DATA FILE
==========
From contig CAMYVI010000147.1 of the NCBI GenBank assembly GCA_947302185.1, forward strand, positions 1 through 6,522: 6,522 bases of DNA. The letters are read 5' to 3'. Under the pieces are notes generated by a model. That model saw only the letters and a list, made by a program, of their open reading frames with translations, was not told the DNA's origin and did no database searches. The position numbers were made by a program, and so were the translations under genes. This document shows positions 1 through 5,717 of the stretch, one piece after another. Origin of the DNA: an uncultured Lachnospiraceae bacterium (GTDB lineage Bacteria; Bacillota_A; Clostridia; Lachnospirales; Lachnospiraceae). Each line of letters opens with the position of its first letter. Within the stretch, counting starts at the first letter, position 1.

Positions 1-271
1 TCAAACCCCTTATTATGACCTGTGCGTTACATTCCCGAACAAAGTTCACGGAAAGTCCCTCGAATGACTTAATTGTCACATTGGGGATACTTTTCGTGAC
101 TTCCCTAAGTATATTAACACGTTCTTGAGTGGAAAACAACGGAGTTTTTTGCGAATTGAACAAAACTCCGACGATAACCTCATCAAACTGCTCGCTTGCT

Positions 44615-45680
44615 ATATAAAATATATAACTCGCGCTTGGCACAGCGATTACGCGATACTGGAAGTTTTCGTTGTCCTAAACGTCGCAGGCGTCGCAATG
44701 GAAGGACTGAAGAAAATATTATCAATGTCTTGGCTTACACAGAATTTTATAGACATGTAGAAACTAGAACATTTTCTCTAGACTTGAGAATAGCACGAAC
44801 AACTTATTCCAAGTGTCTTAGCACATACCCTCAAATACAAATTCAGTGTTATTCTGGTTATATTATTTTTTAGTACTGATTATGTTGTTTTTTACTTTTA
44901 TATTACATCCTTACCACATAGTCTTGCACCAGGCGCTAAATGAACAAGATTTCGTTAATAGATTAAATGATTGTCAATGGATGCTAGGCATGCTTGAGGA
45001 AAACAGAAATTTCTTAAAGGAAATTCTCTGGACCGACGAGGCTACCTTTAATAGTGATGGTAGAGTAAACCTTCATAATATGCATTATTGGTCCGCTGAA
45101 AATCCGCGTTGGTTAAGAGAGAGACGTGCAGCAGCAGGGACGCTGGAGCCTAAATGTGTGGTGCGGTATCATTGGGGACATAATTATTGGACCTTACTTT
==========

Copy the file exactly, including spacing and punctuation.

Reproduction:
From contig CAMYVI010000147.1 of the NCBI GenBank assembly GCA_947302185.1, forward strand, positions 1 through 6,522: 6,522 bases of DNA. The letters are read 5' to 3'. Under the pieces are notes generated by a model. That model saw only the letters and a list, made by a program, of their open reading frames with translations, was not told the DNA's origin and did no database searches. The position numbers were made by a program, and so were the translations under genes. This document shows positions 1 through 5,717 of the stretch, one piece after another. Origin of the DNA: an uncultured Lachnospiraceae bacterium (GTDB lineage Bacteria; Bacillota_A; Clostridia; Lachnospirales; Lachnospiraceae). Each line of letters opens with the position of its first letter. Within the stretch, counting starts at the first letter, position 1.

Positions 1-271
1 TCAAACCCCTTATTATGACCTGTGCGTTACATTCCCGAACAAAGTTCACGGAAAGTCCCTCGAATGACTTAATTGTCACATTGGGGATACTTTTCGTGAC
101 TTCCCTAAGTATATTAACACGTTCTTGAGTGGAAAACAACGGAGTTTTTTGCGAATTGAACAAAACTCCGACGATAACCTCATCAAACTGCTCGCTTGCT

Positions 44615-45680
44615 ATATAAAATATATAACTCGCGCTTGGCACAGCGATTACGCGATACTGGAAGTTTTCGTTGTCCTAAACGTCGCAGGCGTCGCAATG
44701 GAAGGACTGAAGAAAATATTATCAATGTCTTGGCTTACACAGAATTTTATAGACATGTAGAAACTAGAACATTTTCTCTAGACTTGAGAATAGCACGAAC
44801 AACTTATTCCAAGTGTCTTAGCACATACCCTCAAATACAAATTCAGTGTTATTCTGGTTATATTATTTTTTAGTACTGATTATGTTGTTTTTTACTTTTA
44901 TATTACATCCTTACCACATAGTCTTGCACCAGGCGCTAAATGAACAAGATTTCGTTAATAGATTAAATGATTGTCAATGGATGCTAGGCATGCTTGAGGA
45001 AAACAGAAATTTCTTAAAGGAAATTCTCTGGACCGACGAGGCTACCTTTAATAGTGATGGTAGAGTAAACCTTCATAATATGCATTATTGGTCCGCTGAA
45101 AATCCGCGTTGGTTAAGAGAGAGACGTGCAGCAGCAGGGACGCTGGAGCCTAAATGTGTGGTGCGGTATCATTGGGGACATAATTATTGGACCTTACTTT